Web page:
Suffice to say that American investors and corporations should brace for a more prolonged trade war.

Our Top Market Takeaways for the week ending August 30, 2019.

Markets in a minute

So long, summer

Say it ain’t so! On Monday, we will celebrate Labor Day. The holiday, while historically a celebration of workers in the United States, is important for many reasons. It marks the last weekend of summer (culturally, if not celestially), signals the start of school, kicks off football season, and ends our window for wearing white pants to work. As always, it feels like the summer went by way too quickly. But whew, a lot of notable things happened in the investment backdrop between Memorial Day and now. In lieu of making you an end-of-summer scrapbook (because we’re not that crafty), we put together a list of what we think were the top five highlights in markets of summer 2019:

1.    The best of times, the worst of times. Summer brought us both the best and the worst week for the S&P 500 this year. In the week ending June 7, the index popped +4.4% in response to Fed Chairman Powell foreshadowing the rate cut that would come on July 31. But it was Powell’s hawkish press conference that accompanied that rate cut, combined with a tweet announcing new tariffs on China, that made for the worst week of the year: The S&P 500 fell -3.1% in the week ending August 2.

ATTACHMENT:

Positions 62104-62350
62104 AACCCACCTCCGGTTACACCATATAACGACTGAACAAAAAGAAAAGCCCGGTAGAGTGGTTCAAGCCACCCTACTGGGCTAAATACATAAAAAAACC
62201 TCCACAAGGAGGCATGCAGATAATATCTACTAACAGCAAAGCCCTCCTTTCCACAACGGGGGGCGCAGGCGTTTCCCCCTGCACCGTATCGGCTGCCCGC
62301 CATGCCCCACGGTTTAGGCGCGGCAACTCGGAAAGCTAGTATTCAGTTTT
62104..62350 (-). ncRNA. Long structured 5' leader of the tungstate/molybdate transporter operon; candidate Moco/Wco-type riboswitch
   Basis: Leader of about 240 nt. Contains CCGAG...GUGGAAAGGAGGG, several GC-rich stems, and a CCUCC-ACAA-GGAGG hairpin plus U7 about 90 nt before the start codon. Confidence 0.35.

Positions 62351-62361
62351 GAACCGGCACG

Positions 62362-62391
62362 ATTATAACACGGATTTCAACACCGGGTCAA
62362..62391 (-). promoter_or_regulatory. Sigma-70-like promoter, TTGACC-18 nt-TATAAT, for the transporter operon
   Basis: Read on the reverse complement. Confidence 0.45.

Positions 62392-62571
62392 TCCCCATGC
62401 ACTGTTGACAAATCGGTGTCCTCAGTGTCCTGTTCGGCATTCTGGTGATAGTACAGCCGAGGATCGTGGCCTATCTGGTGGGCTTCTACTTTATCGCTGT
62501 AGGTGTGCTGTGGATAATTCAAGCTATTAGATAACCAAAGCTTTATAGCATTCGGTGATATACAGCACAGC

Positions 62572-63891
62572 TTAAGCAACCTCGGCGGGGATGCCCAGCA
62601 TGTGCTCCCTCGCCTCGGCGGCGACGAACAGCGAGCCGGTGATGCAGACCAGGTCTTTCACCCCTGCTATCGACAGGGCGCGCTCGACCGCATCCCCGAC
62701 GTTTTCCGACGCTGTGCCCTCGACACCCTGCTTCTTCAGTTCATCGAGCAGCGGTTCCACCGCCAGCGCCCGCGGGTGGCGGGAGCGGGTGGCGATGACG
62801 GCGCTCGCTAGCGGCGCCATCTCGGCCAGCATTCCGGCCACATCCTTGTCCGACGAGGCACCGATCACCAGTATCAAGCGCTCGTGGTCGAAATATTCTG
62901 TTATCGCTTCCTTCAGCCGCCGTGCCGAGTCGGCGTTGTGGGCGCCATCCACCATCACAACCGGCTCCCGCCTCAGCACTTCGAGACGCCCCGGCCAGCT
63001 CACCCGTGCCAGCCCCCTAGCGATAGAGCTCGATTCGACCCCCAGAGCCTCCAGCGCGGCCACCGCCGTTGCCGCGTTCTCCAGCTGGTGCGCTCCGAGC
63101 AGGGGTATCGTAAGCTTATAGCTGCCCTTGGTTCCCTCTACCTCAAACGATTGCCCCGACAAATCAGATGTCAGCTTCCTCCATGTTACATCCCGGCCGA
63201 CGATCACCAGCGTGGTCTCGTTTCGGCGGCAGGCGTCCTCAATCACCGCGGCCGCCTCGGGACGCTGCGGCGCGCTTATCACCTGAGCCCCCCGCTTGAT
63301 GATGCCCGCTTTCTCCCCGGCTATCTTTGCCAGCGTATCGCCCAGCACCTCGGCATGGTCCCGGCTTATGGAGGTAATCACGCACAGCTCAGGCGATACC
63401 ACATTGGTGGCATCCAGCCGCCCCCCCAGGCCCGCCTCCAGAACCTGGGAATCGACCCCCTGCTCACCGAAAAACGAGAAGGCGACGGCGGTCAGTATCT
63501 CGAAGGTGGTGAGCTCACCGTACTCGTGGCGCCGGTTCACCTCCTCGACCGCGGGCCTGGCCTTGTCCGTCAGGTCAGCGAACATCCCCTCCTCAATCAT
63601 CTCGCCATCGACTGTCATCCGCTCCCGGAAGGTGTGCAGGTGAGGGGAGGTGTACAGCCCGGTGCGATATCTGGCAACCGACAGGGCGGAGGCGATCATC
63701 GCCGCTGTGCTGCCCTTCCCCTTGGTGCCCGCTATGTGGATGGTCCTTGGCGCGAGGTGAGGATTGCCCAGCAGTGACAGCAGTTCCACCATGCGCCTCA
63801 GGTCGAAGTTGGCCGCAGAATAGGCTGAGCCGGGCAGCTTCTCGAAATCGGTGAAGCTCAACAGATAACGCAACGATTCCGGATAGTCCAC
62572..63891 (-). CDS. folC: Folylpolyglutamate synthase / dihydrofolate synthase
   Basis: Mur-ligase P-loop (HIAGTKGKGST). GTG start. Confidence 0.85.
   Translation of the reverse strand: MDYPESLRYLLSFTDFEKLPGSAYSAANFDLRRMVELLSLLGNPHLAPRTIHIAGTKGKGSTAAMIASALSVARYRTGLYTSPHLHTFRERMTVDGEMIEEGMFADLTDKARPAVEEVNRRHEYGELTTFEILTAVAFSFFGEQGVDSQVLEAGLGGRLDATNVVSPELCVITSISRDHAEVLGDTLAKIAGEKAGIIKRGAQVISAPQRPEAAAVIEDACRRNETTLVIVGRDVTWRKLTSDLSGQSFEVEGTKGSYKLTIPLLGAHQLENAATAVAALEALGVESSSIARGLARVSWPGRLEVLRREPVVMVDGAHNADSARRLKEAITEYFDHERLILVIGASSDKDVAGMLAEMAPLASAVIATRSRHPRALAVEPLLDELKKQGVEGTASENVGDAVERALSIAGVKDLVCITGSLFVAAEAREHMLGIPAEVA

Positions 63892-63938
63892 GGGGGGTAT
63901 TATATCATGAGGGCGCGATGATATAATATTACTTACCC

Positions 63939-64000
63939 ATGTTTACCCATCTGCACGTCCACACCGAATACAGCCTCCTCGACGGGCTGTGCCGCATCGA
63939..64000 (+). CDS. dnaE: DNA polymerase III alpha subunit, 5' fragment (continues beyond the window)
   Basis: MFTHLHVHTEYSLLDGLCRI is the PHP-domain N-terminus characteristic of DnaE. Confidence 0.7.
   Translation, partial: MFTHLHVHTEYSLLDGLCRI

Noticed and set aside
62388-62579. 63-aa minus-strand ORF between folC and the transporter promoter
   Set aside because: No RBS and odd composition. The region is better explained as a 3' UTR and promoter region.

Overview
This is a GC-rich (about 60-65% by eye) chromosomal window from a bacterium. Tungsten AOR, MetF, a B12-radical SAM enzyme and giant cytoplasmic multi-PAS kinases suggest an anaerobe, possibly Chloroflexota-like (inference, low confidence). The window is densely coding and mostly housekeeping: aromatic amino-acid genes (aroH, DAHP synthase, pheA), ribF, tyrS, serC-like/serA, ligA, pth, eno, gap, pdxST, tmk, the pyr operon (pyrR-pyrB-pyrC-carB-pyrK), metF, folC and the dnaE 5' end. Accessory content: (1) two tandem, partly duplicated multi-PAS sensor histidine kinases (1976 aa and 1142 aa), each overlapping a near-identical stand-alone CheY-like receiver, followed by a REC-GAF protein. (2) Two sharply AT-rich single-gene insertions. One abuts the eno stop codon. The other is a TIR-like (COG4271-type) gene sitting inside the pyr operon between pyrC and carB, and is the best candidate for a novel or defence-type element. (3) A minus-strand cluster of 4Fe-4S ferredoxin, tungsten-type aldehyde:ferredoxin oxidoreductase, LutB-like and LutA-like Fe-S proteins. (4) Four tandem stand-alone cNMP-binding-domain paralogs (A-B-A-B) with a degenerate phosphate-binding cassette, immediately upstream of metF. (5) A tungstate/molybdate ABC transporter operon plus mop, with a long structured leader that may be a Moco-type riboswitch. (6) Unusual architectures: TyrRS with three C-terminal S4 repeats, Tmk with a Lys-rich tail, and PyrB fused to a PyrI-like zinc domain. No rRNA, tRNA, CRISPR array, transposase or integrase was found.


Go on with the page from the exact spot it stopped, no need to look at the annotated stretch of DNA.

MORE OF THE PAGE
2.    Speaking of that July rate cut, it was a big deal! It was the first time the Fed cut interest rates since the Bush Administration. Central banks around the world joined the policy easing party, too. Nearly every major central bank on the globe has stopped tightening policy and is now either easing or on hold. For comparison, only three countries (Brazil, Colombia and Peru) were easing in 2018.

3.    Yields took a tumble. This one might seem obvious, given the previous point, but the moves in interest rates have been meaningful. Yields on both the 10-year and 30-year U.S. Treasuries have plummeted around -80bps this summer, and the latter fell below 2.0% for the first time ever. The decline in interest rates caused the now infamous 2-year–10-year yield curve to invert, which has historically been an indicator that a “recession” is right around the corner (but we don’t think that’s the case this time—click here for our take).

All that glitters is gold. Prices of the precious metal pushed higher and higher, gaining about +20% since Memorial Day. What’s to thank for the rally? The drop in interest rates for one, since lower yields make for a lower opportunity cost of holding assets like gold. And, of course, ongoing worries about the global growth slowdown and trade wars pushed anxious investors into the commodity, which is widely considered a safe haven asset.

Line chart shows gold (USD per ounce) from May 25, 2019, to August 29, 2019. During this time period, the line increased and is currently at its highest level.

5.    Trade wars brought the heat. Our list wouldn’t be complete without a spotlight on the trade beef between the United States and China—oh, the drama! We entered the summer with tensions running high. New tariffs from both sides took effect as May turned to June. Investors anxiously awaited the meeting between Trump and Xi at this summer’s G20 summit, the outcome of which turned out to be a tariff truce. That didn’t last long. China and the United States have since traded a series of jabs at each other, through tariffs and other means (such as the symbolically significant depreciation of the Chinese yuan, the addition of more than 40 Chinese companies to the U.S. trade blacklist, and so on). The path forward remains unclear, and we view the possibility of a resolution in the next year as unlikely. Suffice to say that American investors and corporations should brace for a more prolonged trade war and the anxiety that comes with it.